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Differences in predictors of permanent work disability between immigrants and natives: a cohort study of adults with sick leave due to common mental disorders


Werlen, Laura; Helgesson, Magnus; Mittendorfer-Rutz, Ellenor (2017). Differences in predictors of permanent work disability between immigrants and natives: a cohort study of adults with sick leave due to common mental disorders. BMJ Open, 7(3):e014431.

Abstract

OBJECTIVES: Immigrants with common mental disorders (CMDs) are reported to have a higher risk of disability pension (DP) compared with native residents; however, the reasons for this are not fully understood. This study aimed to investigate (1) differences in morbidity (3 measures) and socioeconomic status in native Swedes, 'Western' and 'non-Western' immigrants with CMDs and (2) interactions between morbidity and socioeconomic status and immigrant status regarding subsequent DP.
DESIGN: The study was a prospective population-based cohort study using national register data. Crude and multivariate HRs with 95% CIs were calculated using the Cox regression (2007-2010).
PARTICIPANTS: All individuals aged 18-59 with an incident sick-leave spell due to CMDs during 2006 were included in the study (N=66 097). The study population was divided into 3 groups based on country of birth: (1) Sweden, (2) immigrants from 'Western' countries (EU25, Norway, Iceland, North America and Oceania) and (3) immigrants from 'non-Western' countries (east Europe, Africa, Asia and South America).
RESULTS: Particularly, immigrants born in non-Western countries had higher levels of morbidity and lower socioeconomic status than natives (p>0.001). No significant differences in the associations between specialised psychiatric and somatic care with regard to subsequent DP were found between immigrants and native Swedes. Being prescribed more than 1 type of psychiatric medication was associated with higher HRs for DP in immigrants from Western (HR 3.34; CI 2.3 to 4.9) and non-Western countries (3.6; 1.9 to 6.4) than in native Swedes (2.55; 2.3 to 2.8) (pinteraction=0.003). Low education was a marginally stronger predictor for DP in non-Western immigrants than in native Swedes and Western immigrants (pinteraction=0.03).
CONCLUSIONS: Morbidity measured by medication, but not by specialised healthcare, was a stronger predictor for DP in immigrants than in native Swedes, warranting scrutiny of differences in care and treatment in immigrants and native Swedes with CMDs.

Abstract

OBJECTIVES: Immigrants with common mental disorders (CMDs) are reported to have a higher risk of disability pension (DP) compared with native residents; however, the reasons for this are not fully understood. This study aimed to investigate (1) differences in morbidity (3 measures) and socioeconomic status in native Swedes, 'Western' and 'non-Western' immigrants with CMDs and (2) interactions between morbidity and socioeconomic status and immigrant status regarding subsequent DP.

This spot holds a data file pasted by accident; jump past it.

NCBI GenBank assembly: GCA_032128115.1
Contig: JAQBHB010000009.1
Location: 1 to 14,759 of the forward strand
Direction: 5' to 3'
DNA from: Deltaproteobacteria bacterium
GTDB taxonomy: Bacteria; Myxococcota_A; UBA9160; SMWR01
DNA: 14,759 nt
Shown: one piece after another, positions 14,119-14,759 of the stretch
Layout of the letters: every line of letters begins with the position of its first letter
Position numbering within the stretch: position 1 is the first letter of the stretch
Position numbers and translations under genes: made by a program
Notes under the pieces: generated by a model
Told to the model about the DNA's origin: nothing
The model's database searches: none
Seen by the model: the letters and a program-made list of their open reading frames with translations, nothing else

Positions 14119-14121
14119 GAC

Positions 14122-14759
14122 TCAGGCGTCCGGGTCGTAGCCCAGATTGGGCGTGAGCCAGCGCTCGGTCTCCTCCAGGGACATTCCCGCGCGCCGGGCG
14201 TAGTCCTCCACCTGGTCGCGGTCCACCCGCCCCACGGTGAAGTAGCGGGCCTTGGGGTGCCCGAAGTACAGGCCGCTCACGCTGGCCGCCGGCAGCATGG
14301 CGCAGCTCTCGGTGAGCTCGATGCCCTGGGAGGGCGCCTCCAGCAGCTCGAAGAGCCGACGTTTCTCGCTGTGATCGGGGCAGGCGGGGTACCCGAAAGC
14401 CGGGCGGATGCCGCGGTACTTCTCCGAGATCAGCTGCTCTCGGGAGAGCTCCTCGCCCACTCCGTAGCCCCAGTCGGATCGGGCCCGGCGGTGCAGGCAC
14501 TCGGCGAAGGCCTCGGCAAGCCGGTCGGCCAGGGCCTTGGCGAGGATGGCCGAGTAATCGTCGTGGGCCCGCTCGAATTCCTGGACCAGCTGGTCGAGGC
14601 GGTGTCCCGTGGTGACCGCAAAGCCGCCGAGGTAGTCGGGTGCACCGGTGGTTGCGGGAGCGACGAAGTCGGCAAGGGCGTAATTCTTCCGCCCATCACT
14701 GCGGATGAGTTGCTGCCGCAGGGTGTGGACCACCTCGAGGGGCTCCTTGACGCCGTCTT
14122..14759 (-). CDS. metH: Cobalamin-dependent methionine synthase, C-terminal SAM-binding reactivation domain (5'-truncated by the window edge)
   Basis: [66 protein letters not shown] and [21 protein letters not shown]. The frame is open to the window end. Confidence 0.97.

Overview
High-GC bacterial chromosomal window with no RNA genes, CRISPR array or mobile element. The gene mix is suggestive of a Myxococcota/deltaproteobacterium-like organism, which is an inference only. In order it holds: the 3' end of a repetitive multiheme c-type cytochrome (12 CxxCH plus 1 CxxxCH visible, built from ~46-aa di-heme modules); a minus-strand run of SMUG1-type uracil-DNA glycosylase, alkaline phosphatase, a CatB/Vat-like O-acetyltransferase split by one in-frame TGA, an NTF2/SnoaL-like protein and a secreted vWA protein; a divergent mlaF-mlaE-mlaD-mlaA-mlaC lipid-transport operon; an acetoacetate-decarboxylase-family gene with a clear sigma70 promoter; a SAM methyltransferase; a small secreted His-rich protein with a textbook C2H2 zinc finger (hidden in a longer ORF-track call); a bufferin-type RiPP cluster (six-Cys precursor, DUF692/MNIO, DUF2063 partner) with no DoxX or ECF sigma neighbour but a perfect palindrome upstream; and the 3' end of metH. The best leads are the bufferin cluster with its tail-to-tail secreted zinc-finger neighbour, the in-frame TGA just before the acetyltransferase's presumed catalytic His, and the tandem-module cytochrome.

DESIGN: The study was a prospective population-based cohort study using national register data. Crude and multivariate HRs with 95% CIs were calculated using the Cox regression (2007-2010).
PARTICIPANTS: All individuals aged 18-59 with an incident sick-leave spell due to CMDs during 2006 were included in the study (N=66 097). The study population was divided into 3 groups based on country of birth: (1) Sweden, (2) immigrants from 'Western' countries (EU25, Norway, Iceland, North America and Oceania) and (3) immigrants from 'non-Western' countries (east Europe, Africa, Asia and South America).
RESULTS: Particularly, immigrants born in non-Western countries had higher levels of morbidity and lower socioeconomic status than natives (p>0.001). No significant differences in the associations between specialised psychiatric and somatic care with regard to subsequent DP were found between immigrants and native Swedes. Being prescribed more than 1 type of psychiatric medication was associated with higher HRs for DP in immigrants from Western (HR 3.34; CI 2.3 to 4.9) and non-Western countries (3.6; 1.9 to 6.4) than in native Swedes (2.55; 2.3 to 2.8) (pinteraction=0.003). Low education was a marginally stronger predictor for DP in non-Western immigrants than in native Swedes and Western immigrants (pinteraction=0.03).
CONCLUSIONS: Morbidity measured by medication, but not by specialised healthcare, was a stronger predictor for DP in immigrants than in native Swedes, warranting scrutiny of differences in care and treatment in immigrants and native Swedes with CMDs.

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Additional indexing

Item Type:Journal Article, refereed, original work
Communities & Collections:04 Faculty of Medicine > Epidemiology, Biostatistics and Prevention Institute (EBPI)
Dewey Decimal Classification:610 Medicine & health
Uncontrolled Keywords:Common Mental Disorders; Disability, Insurance; Emigrants and Immigrants; Psychotropic Drugs; Sick Leave
Language:English
Date:2017
Deposited On:28 Dec 2017 15:57
Last Modified:07 Jan 2018 22:27
Publisher:BMJ Publishing Group
ISSN:2044-6055
Free access at:PubMed ID. An embargo period may apply.
Publisher DOI:https://doi.org/10.1136/bmjopen-2016-014431
PubMed ID:28314745

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